Jesus and Law 2PMT 2014-059 by Kenneth L. Gentry, Jr.

In my last article I began a study of Jesus’ teaching on God’s Law. This is important because postmillennialism expects God’s righteousness to prevail in the affairs of men, not just a general peace among men. The postmillennial hope involves a specific righteousness defined by God. And Jesus teaches that God’s Law prevails.

In this article I will continue the previous study of Matt 5. In doing so we will notice that the kingdom is central to Jesus’ presentation. We have already seen much in Jesus’ few words in Matt 5:17–19. But there is more!

The word “for [gar]” (Matt 5:18) introduces an explanation of verse 17. That which follows (vv 18ff), then, will justify the preceding statement (v 17). Furthermore, here when Christ says “truly” (amen), he is emphasizing the importance of the following statement. The Lord often uses this word to draw his hearers’ attention to an important observation he is about to make (e.g., Matt 5:26; 6:2, 5, 16; 8:10; 10:15). Thus, here he forthrightly declares: “For truly I say to you, until heaven and earth pass away, not the smallest letter or stroke shall pass away from the Law, until all is accomplished.” He is here comparing the stability of the Law to that of the Universe (cp. Matt 24:35; Luke 16:17; cf. Eccl 1:4; Psa 104:5; 119:90). The Law cannot be disannulled until the material heavens and earth pass away.

Once again underscoring his teaching on the Law Jesus states: “not the smallest letter or stroke shall pass away from the Law, until all is accomplished” (Matt 5:18b). The phrase “smallest letter or stroke” refers to the smallest Hebrew letter (the iota, which looks like our letter “i” ) and the ornamental strokes on the letters (we might say: crossing the “t” and dotting the “i”). Christ is concerned to show that God’s Law in its totality is being promoted by him. In the Greek he repeats the word “one” before “the smallest letter” and also before “stroke.” This provides even stronger emphasis: “not even one of the smallest letters nor one of the smallest strokes on a letter. . . .”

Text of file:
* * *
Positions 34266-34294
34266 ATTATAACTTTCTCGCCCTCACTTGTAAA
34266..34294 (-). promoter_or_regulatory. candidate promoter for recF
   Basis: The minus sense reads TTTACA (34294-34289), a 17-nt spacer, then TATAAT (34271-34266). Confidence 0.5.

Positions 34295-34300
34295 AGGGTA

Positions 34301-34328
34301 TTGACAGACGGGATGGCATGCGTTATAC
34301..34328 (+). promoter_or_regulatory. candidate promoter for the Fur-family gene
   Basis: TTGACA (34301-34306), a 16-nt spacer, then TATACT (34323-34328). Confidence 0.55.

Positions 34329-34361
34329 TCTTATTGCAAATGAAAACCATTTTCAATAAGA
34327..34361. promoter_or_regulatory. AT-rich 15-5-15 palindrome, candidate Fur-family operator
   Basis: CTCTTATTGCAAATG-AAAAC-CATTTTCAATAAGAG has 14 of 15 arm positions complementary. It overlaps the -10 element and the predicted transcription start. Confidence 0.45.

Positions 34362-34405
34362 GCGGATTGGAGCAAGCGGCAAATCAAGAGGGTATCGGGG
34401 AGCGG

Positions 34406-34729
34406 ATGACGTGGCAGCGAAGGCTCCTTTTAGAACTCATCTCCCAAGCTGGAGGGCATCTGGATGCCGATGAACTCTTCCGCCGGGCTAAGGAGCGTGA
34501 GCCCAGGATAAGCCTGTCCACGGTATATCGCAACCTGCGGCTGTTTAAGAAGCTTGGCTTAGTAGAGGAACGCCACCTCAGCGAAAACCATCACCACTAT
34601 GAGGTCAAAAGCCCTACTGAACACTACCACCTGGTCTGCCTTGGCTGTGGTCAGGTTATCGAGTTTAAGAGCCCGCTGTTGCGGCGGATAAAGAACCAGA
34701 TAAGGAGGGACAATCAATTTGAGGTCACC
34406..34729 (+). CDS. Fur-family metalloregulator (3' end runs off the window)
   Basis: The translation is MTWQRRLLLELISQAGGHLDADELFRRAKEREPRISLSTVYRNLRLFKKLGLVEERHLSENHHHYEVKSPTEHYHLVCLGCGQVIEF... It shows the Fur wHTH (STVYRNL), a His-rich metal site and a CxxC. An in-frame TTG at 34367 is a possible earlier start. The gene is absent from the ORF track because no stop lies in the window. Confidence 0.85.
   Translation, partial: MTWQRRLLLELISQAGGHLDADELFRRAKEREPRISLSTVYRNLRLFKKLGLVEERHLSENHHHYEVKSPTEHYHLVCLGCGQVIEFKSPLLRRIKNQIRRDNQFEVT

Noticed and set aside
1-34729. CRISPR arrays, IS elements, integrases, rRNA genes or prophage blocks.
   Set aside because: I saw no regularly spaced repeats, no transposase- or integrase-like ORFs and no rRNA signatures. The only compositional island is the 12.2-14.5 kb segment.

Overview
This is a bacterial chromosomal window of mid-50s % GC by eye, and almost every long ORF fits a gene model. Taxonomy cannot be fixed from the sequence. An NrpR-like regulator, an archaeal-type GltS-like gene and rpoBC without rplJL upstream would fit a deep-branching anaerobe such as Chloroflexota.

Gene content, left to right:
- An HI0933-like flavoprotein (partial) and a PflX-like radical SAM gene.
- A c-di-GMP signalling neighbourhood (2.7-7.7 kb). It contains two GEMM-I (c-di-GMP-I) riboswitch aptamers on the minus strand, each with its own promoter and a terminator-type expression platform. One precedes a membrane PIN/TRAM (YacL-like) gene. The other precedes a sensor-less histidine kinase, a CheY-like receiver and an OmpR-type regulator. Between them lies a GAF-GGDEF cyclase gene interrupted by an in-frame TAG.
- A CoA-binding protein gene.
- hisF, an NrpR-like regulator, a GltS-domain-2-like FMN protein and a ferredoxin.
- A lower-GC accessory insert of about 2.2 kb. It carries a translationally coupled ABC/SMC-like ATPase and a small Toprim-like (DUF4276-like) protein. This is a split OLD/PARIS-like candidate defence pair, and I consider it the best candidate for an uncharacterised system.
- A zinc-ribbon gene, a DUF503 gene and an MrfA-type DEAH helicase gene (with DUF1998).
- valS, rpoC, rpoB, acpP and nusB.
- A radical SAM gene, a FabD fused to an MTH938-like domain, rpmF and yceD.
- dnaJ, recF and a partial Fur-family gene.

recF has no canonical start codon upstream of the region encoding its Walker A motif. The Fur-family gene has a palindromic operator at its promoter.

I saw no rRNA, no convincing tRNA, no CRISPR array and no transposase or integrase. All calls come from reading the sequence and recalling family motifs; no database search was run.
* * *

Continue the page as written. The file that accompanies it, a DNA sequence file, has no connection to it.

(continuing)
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When he says this will be so “until all is accomplished” (Matt 5:18) we may literally translate it: “until all things are accomplished.” This statement parallels “until heaven and earth pass away.” In other words, not the smallest letter or stroke of the law will pass away before history ends.

As if he needs more emphasis Jesus backs up and reiterates what he has just stated: “Whoever then annuls one of the least of these commandments, and so teaches others, shall be called least in the kingdom of heaven; but whoever keeps and teaches them, he shall be called great in the kingdom of heaven” (Matt 5:19). The phrase “one of the least of these commandments” repeats the emphasis of the smallest aspects of the Law in order to show its binding significance. If the least things are so important, how much more the large aspects of the Law?